You can find a few key personalities at every company. There’s Debbie Downer, who’s never met an idea she couldn’t hate. There’s the schmoozer, who speaks a mile a minute but rarely lets anyone else get a word in edgewise. And, of course, we can’t forget Pollyanna, who thinks business is puppies, rainbows, and cupcake sprinkles. But very few companies have a gunslinger.
Just as in the old West, a gunslinger is ready, bold (though not entirely reckless) and willing to stand in range of a clear shot. He knows his shot is dead on and that he’s faster on the draw.
Gunslingers are challengers who push companies—and product lines, marketing campaigns, and corporate culture—beyond their limits. Companies need the right kind of gunslingers, but few understand why.
The Gunslinger’s Crucial Traits
Gunslingers are mavericks willing to take chances. One defining characteristic of a successful businessperson is the courage to make a decision. Many employees shy away from making decisions because they sense the risk inherent in them—if they make a choice and it fails, they’re responsible. Gunslingers aren’t concerned about what others think of them, allowing them to aggressively go after the win. They don’t second-guess themselves… or their decisions.
Those traits can play out in negative ways, too. Because gunslingers are so focused on the end goal, they can go into situations unprepared. They may have little regard for collateral damage—whether that means a project or a co-worker. The gunslinger’s tunnel vision can overlook the ripple effect, leading them to steamroll colleagues and impact their jobs as well.
The Wise Risk Taker vs. the Reckless One
The biggest difference between wise gunslingers and their reckless brethren comes down to one key trait: strategy. A good gunslinger understands he needs to get along to get by, and he sees the long-term repercussions of his decisions. He’s comfortable creating a vision and getting others excited about it.
While both positive and negative gunslingers are aggressive, full of conviction, and passionate, good gunslingers realize they have to bring people along with them. The bad ones come out, guns blazing, to hell with anyone who gets in their way. The good risk taker is holding a sniper rifle; the bad one is clutching a shotgun. It’s not hard to see who’s more calculated and strategic in his methods.
A great example of a wise gunslinger can be found in Southwest Airlines’ former CEO, Herb Kelleher. He joined an industry that offered differently named versions of the same services. He opted to market to consumers in a different way. From giving away free bottles of liquor, to changing the boarding system, he went against the grain. Kelleher installed his airline in secondary markets rather than major hubs; while this seemed counter-intuitive, it worked. He saw how these changes could play out, and he decided not to play it safe.
Why Marketing Needs Gunslingers
I once saw an interview with Kelleher and 150 of his employees. The interviewer asked the crowd, “If Herb asked you to work for free for two weeks because the company was in trouble and needed your help, how many of you would?” Not only did those people agree, they gave him a standing ovation.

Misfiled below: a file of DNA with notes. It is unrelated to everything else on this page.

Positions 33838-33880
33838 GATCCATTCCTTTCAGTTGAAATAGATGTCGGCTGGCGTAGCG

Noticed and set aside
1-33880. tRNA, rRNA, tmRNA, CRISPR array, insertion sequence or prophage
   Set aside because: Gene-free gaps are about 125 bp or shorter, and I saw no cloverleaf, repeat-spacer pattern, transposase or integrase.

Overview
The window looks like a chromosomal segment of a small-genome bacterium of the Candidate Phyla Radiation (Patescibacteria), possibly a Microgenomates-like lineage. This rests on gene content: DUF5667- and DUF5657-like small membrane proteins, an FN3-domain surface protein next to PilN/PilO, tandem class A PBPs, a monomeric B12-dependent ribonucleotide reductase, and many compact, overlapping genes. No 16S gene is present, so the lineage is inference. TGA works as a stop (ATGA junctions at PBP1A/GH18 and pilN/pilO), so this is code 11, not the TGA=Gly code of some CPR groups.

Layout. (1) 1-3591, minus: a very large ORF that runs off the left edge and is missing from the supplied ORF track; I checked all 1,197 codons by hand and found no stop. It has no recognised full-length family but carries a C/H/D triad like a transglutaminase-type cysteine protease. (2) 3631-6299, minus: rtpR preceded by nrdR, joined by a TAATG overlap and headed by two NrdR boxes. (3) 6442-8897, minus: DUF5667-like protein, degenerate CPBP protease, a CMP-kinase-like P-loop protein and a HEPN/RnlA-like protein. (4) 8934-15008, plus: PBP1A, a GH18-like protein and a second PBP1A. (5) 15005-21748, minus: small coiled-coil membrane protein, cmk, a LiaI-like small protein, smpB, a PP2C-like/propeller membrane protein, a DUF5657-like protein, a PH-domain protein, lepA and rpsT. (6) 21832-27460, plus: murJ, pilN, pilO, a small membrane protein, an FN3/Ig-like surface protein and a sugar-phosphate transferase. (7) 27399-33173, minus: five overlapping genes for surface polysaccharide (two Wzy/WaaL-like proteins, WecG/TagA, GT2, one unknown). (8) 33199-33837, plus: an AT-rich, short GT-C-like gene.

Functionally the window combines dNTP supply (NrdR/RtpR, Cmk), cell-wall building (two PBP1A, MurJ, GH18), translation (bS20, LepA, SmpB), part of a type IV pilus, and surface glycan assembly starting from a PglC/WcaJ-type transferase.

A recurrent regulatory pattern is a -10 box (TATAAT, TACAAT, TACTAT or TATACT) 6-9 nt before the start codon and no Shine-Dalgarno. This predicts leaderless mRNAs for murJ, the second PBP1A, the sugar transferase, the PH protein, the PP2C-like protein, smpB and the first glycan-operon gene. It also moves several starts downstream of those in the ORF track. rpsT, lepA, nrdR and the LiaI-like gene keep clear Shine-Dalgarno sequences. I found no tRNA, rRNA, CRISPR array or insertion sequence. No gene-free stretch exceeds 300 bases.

Anyone who can garner this kind of reaction from his team has stumbled upon something powerful. This influence doesn’t simply extend to co-workers; good gunslingers are able to impact entire industries. This is needed nowhere more than in marketing.
There are many pretenders in the marketing space; it’s easy to bluff your way through the discipline, giving marketers a bad reputation. The gunslinger is incredibly valuable because he offers separation. Because he doesn’t adhere to traditional ways of solving problems, he is capable of producing creative solutions to the market’s complex issues and circumstances.
One frustration I have with the business marketing space revolves around the pure lack of creativity many companies exhibit. Many big names feel entitled to a decision or a win; some then release subpar work, still expecting a win, and fail to understand why they lost instead. Good gunslingers bring energy to a company and challenge every single thing done— and every single decision made. Gunslingers don’t allow lazy work. If this feeling makes you uneasy, good. If you don’t have a guy pushing those things in a healthy way, your company probably isn’t as stellar as it could be.
The Right Fit
Not every gunslinger is the right fit for every company. A gunslinger doesn’t help a company’s bottom line unless he’s getting results. A challenger is not a disruptor. There is a striking distinction between someone with good ideas and someone who unleashes unfocused distractions on a business.
Can the gunslinger in your midst get the deal? Can he not only get the deal but also contribute to sustainable, consistent growth? Is a gunslinger going to draw the best out of the other personalities in the room? If he doesn’t seem capable of long-term momentum, he’s not the right fit for your company.
While gunslingers’ personality traits are intuitive, companies can create cultures that allow people to adopt gunslinger behaviors. Encourage people to fail along the road as much as you encourage their success. You must celebrate failure and compensate your team in a way that lines up with the gunslinger’s outlook on life. Let them make decisions and support them. Now and then, they’re going to screw up, and you need to applaud that. If they aren’t failing, they’re not challenging themselves—or your business—as much as they should be.
Look around you. Do you see a Debbie Downer? A schmoozer? A Pollyanna? A gunslinger? While every office needs a balance of personalities, who has the potential to have the biggest impact on your company’s future campaigns—and bottom line? Gunslingers can be dangerous, but it’s just as dangerous to not have one around.